When the heyday of multichannel home cinema began in the late 1990s, triggered by the expansion of DVD, we could hardly imagine that two decades later, neuroscience was going to be a very valuable ally of our audio equipment,keep reading review for more information.
Dedicated multichannel sound systems, those that incorporate at least six speakers in 5.1 configurations, do not need it, but when installing so many speakers is a problem, this scientific discipline is of great help in reducing the distance that separates discrete multichannel equipment from those who resort to virtualization of surround sound.
In some ways, this technology is a gimmick. One very elaborate and with a scientific substrate that, when implemented correctly, try to trick our brain into believing that there is a sound source in a location in space where, in reality, there is no loudspeaker. But it works. These Creative headphones prove it.
We’ve tested them thoroughly, and the way they recreate surround sound is surprisingly satisfying. As we are about to see, they shine with film and video games, but this is just one of the qualities these SXFI Theaters are a winning bet.
Creative SXFI Theater: Technical Specifications
These headphones have been designed primarily for us to use when we watch movies and spend our leisure time playing video games, so your comfort zone is not the street; it is inside our house.
This use scenario has meant that Creative has not equipped them with active noise cancellation, although, yes, their circumaural coupling manages to offer us a reasonably high level of isolation from ambient noise. Two more brushstrokes about its architecture: they use a closed space and incorporate an electrodynamic speaker.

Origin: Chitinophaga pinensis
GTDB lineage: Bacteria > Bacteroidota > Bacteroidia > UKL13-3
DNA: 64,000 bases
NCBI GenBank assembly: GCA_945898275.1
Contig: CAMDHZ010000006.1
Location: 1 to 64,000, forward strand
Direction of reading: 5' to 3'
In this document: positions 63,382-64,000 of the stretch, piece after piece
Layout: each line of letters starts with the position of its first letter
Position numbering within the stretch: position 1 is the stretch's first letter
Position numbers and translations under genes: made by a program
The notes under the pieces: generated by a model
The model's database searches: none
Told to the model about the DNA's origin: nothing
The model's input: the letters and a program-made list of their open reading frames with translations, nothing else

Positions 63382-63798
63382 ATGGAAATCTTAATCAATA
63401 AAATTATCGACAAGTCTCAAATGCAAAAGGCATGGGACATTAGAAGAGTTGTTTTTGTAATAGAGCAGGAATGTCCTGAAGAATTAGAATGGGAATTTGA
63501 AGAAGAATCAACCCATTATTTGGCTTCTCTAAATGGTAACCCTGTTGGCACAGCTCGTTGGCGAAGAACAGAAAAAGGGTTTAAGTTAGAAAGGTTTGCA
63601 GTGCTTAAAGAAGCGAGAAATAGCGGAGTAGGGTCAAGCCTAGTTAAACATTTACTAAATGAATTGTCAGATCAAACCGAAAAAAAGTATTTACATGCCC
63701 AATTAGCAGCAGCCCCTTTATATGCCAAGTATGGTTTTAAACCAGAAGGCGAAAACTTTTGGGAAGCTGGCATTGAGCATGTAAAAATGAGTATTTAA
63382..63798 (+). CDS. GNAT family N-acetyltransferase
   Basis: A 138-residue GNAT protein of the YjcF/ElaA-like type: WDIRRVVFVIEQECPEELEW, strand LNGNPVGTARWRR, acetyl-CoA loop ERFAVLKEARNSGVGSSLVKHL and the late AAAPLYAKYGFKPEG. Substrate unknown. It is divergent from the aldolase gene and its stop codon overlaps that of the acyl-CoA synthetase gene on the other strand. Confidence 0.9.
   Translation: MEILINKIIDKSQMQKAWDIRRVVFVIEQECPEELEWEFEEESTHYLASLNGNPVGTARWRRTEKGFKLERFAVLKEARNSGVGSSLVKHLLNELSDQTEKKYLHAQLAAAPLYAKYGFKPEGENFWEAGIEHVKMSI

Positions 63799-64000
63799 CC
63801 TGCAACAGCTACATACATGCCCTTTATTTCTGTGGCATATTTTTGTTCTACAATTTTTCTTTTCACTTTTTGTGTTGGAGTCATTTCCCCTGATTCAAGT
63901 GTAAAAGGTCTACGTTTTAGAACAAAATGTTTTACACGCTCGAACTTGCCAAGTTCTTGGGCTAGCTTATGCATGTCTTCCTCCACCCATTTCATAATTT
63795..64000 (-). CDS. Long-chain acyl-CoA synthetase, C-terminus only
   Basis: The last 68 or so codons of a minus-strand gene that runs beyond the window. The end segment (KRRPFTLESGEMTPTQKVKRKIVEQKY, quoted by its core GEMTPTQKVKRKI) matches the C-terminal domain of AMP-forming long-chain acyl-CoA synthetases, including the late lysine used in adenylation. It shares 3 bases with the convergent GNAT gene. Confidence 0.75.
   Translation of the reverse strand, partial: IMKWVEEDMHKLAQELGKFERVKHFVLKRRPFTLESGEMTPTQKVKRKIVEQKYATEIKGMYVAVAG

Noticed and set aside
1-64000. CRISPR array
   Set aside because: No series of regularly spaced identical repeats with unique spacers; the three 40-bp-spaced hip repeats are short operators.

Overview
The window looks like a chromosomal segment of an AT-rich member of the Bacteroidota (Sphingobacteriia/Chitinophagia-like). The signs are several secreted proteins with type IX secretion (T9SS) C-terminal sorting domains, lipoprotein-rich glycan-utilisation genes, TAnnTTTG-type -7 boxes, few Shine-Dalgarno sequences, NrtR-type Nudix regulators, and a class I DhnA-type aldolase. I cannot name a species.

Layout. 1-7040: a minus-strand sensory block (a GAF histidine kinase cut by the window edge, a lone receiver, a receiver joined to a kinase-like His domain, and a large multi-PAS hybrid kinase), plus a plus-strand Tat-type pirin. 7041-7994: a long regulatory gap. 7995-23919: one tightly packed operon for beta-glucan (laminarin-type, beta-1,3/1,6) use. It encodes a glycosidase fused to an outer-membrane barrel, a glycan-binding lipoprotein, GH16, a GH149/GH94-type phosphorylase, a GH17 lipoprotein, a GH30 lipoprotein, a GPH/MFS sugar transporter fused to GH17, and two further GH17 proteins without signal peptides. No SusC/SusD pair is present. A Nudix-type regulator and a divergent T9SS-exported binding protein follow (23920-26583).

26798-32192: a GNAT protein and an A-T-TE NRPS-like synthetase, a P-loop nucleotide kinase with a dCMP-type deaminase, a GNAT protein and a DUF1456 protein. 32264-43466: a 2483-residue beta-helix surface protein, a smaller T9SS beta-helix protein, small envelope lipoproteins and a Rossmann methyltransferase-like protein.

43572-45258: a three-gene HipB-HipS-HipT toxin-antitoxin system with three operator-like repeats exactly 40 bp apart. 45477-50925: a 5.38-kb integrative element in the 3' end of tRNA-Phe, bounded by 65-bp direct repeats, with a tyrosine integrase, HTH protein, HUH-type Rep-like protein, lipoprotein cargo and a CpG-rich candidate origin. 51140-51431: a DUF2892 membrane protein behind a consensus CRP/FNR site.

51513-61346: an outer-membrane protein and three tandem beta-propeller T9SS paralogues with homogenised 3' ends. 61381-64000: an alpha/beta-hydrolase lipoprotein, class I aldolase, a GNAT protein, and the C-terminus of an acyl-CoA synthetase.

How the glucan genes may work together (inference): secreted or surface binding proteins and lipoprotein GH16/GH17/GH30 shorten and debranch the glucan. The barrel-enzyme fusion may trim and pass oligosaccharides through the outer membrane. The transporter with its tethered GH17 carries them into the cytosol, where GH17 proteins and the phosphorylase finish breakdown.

The circumaural coupling of these electrodynamic transducer headphones provides a reasonably high level of isolation from ambient noise.
In the description of this SXFI Theater, this brand confirms that the magnet that is responsible for controlling the excursion of the diaphragm of each earphone is neodymium, a chemical element that is frequently used to manufacture permanent magnets for good quality speakers due to its high quality. Field intensity.
Its frequency response coincides with what is traditionally considered the audible spectrum (in practice, our hearing capacity is more limited), so it ranges between 20 Hz and 20 kHz. However, like most headphone manufacturers, Creative does not tell us its total harmonic distortion rate, so we have no choice but to get carried away by what our hearing system tells us.
Before proceeding further, we are interested in stopping for a moment on one of the star ingredients of these headphones. Together with them, Creative gives us a USB wireless transmitter that works in the 2.4 GHz band and implements a proprietary connection protocol.
This link aims to minimize the latency of the sound as much as possible, something important both when we watch a movie and when we enjoy a video game, and we can use it when we use as a source a Windows PC, a Mac, a Sony PlayStation 4, a PlayStation 5 or a Nintendo Switch.
Its finish has room for improvement, but its ergonomics are at a good level.
The finish of these headphones has left me the same taste in my mouth as the SXFI Carrier soundbar that I had the opportunity to review a few days ago: not bad, but it has a very clean room for improvement. From a construction point of view, your Achilles heel, in my opinion, is the polycarbonate that Creative has used in the manufacture of the enclosure of each earpiece. It does not measure up to the other elements of these headphones because it conveys a certain fragility, and it is a shame, especially if we do not overlook that these SXFI Theater are not a bargain (officially, they cost 200 euros).